Brett's request to go to Coney Island annoyed me at first—it's quite a trek from our neighborhood to the southwest part of Brooklyn—but once we got there, I felt my mood change immediately. I hadn't been to a carnival in ages, and even though this one was a far cry from the small, pop-up versions we often saw in the summertime in Minnesota, something about the sights and smells transported me to the same happy place. The Ferris wheel really took me back, made me think about starry July nights with my grandma and grandpa, swinging in the breeze as I stuffed cotton candy in my mouth.
"What do you think?" I asked Brett, though I was pretty sure I knew his answer.
"This is awesome," he said, grinning like a six-year-old. "Can you imagine growing up with something like this in your neighborhood?"
"I know, right? Hey, want to get some cotton candy?" My memories had made me hungry for the real thing.
"I'm more of a funnel cake guy," Brett said. "But yes, let's get us some treats."
We strolled as we ate, and then he spotted the bumper cars and took off running. "We have to ride these, Emma. It's mandatory for the full carnival experience."
I giggled and ran after him. "Oh, is it?"
Minutes later, we were chasing each other around, laughing and hollering and mostly managing to keep the little kids around us out of our bumper war. At first, Brett did most of the chasing and bumping, but before long, my competitive instincts flared, and I went after him instead.
"You're kind of a bumper car badass," he said, as we walked away from the ride.
"Thanks! It's good to know I haven't lost my touch." We walked toward the rows of carnival games and I squealed when I saw an adorable plush in the shape of a frosted donut hanging from one of the booths. Brett smiled when he saw what had caught my eye. "That's definitely an Emma Andrews kind of prize. Want me to win it for you?" he asked, gesturing to the milk bottle toss game.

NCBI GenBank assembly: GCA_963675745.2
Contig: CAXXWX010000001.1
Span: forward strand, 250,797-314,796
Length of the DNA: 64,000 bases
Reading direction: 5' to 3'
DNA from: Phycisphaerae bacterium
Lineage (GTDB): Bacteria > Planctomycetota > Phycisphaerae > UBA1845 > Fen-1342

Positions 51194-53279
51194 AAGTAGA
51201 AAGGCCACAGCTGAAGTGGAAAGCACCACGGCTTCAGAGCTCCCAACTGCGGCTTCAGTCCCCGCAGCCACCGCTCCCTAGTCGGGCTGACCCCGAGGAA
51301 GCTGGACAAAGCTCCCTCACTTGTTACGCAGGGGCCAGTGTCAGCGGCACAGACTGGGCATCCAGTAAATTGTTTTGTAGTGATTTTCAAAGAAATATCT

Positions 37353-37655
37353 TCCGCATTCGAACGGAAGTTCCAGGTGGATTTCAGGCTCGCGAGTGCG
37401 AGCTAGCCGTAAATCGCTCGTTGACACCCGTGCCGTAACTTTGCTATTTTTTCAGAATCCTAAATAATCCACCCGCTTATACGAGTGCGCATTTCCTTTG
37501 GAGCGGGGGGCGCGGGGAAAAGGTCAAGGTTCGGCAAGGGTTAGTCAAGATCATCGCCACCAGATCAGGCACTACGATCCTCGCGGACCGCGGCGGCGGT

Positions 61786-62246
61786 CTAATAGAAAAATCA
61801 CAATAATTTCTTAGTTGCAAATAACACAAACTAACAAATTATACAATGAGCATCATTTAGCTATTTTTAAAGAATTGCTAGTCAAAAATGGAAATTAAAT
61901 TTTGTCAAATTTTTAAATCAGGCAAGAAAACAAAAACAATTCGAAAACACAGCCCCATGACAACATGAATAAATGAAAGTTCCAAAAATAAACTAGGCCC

"That's really nice of you, but there's no need," I said. But Brett pushed up the sleeves of his shirt and strode confidently towards the booth. "Nonsense, a gentleman always wins a lady a prize when he escorts her to the carnival," he announced.
I followed him to the game, shouting words of encouragement as he paid the guy in the booth and took his place, baseball in hand. It took Brett five different rounds and a few choice expletives, but he eventually succeeded in knocking down all the bottles. "I knew all those years of high school baseball would pay off," he said proudly. "One pink-frosted donut, if you please," he said to the guy who was running the game. Brett handed me the stuffed donut, and I smiled.
"It's perfect, thank you." I gave the toy a little squeeze. "What do you want to do next?" I asked. "Maybe we should refuel after your incredible display of athleticism," I teased.
He looked at me, his expression growing excited. "I'm thinking pizza," he said. "I smelled it a bit ago and now I can't think about anything else."
"Sounds good to me."
We each grabbed a slice and sat down at a table with a bright red and yellow umbrella. It felt nice to chill and look out at the water in the distance. Brett was right; this was a pretty awesome place.
"Pizza's nowhere near as good as yours," he murmured after a few bites.
I smiled and pointed out a string of cheese dangling from his chin. "I promise I'll make you some before you head home."
"I was hoping you'd say that." He polished off his last bite and swiped his palms against one another. "Want to hit the aquarium next?"
I nodded and we were off, Brett leading the way to the cool silver building on the boardwalk. We strolled through the dark corridors, pointing out all the weird, beautiful creatures, and it hit me that I was having a really good time. "Why are you being so nice to me?" I asked, without thinking.
YOU ARE READING
This Much Is True (the sequel to The Senator's Son)Romance
Emma has everything she wants. Good friends, family who loves her and the boyfriend of her dreams. She's also finally rid nemesis Bianca Smythe from her life. But life is full of twists and turns. The first is a phone call from her mother, the o...